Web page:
• Tony Sharp, founder of Logan social enterprise, Substation33.

Electronic waste turned into treasure

A stalwart of social justice and sustainability since 2013, Substation33 has provided employment and a greater purpose to more than 450 people experiencing barriers to employment in the last year alone.

In doing so, founder Tony Sharp has also made the world a better place.

And the key to it all was electronic waste.

“The most rewarding part of it all is being able to facilitate others’ becoming the best version of themselves through the work we do.”

— Tony Sharp

‘We’re the generation that created consumerism, so it’s our responsibility to tackle it,’ Tony says.

The Substation33 team members create products such as laptops, 3D printers and electronic bikes with materials they salvage from electronic waste that would have ended up in landfill. Since the start of COVID-19, they’ve built 4,000 laptops for students.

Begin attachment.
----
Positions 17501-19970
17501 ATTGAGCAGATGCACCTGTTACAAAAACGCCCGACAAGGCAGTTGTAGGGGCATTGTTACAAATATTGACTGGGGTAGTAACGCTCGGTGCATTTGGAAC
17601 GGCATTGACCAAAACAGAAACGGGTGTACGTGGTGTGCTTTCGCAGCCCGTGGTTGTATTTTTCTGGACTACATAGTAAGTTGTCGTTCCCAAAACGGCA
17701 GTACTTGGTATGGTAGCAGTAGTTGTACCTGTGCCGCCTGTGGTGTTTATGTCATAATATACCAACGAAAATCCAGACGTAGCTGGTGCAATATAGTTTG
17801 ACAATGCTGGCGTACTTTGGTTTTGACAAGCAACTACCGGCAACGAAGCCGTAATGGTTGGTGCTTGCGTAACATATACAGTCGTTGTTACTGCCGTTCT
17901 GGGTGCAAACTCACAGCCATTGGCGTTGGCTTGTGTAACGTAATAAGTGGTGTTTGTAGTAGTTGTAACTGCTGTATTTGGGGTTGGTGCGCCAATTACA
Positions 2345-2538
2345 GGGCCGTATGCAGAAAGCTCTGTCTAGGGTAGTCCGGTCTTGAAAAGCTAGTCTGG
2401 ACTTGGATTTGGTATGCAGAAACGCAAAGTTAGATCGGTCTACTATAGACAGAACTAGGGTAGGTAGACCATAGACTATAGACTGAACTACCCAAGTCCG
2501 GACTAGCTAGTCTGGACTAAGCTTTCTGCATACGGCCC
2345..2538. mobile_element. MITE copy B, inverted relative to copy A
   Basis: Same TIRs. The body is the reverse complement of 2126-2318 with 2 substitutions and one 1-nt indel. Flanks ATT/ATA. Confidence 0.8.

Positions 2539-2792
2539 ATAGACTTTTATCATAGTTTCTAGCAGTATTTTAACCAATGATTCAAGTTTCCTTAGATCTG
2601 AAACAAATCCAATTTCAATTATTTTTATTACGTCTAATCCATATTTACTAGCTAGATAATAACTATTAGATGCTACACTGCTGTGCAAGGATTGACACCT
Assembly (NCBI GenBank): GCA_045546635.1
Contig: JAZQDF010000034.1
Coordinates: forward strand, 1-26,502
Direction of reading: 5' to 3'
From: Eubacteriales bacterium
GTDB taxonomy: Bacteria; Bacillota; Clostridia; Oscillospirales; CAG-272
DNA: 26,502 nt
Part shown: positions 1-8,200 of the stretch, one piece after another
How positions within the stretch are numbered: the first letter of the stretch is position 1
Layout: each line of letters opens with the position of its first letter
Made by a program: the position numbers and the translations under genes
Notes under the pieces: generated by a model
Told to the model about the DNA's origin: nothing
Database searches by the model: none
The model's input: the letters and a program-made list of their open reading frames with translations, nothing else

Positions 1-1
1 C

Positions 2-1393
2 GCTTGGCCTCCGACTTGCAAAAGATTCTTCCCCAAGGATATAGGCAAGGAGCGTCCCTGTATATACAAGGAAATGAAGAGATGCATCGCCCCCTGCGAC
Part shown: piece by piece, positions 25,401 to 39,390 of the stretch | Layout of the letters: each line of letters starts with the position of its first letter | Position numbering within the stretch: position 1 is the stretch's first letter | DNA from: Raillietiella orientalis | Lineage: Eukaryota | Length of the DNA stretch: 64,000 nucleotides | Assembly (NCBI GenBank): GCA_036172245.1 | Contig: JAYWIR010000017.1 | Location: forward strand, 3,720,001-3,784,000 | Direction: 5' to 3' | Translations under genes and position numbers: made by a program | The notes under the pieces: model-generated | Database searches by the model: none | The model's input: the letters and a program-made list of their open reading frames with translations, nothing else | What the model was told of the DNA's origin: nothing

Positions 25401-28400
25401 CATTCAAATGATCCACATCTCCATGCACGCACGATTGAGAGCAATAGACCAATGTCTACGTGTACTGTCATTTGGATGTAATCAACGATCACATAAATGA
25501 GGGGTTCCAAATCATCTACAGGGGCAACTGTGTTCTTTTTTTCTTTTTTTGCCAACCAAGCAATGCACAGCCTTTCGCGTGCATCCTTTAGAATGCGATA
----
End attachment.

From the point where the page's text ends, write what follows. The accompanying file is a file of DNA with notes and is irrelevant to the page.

Another one of their products, developed out of a startup weekend in their Innovation Lab, provides electricity in remote Indonesian communities.

The Powerwell, a solar-powered battery pack, is made with the acrylic found in computer monitors, lithium ion laptop batteries and circuit boards built and manufactured in Logan.

The villages now pay a monthly fee of $2.50 for an access code to the battery pack. It’s a quarter of the price they used to pay for kerosene, which is known for its adverse health effects.

Every product is built on-site in Logan by volunteers and staff trained and upskilled by Substation33.

‘I realised that working behind a desk wouldn’t work for me or the younger generation, so we started looking for opportunities,’ Tony says.

‘One of the biggest challenges for society is the risk matrix in education – young people never experience risk or working with their hands.

‘The most rewarding part of it all is being able to facilitate others’ becoming the best version of themselves through the work we do.’

Substation33 will be participating in the upcoming Logan Eco Action Festival (LEAF) on 5 June at Griffith University, with their solar powered coffee cart, PA system and sound tech.

It will also be trialling Logan’s first events-based container refund system.

Learn more about Substation33 on their website.

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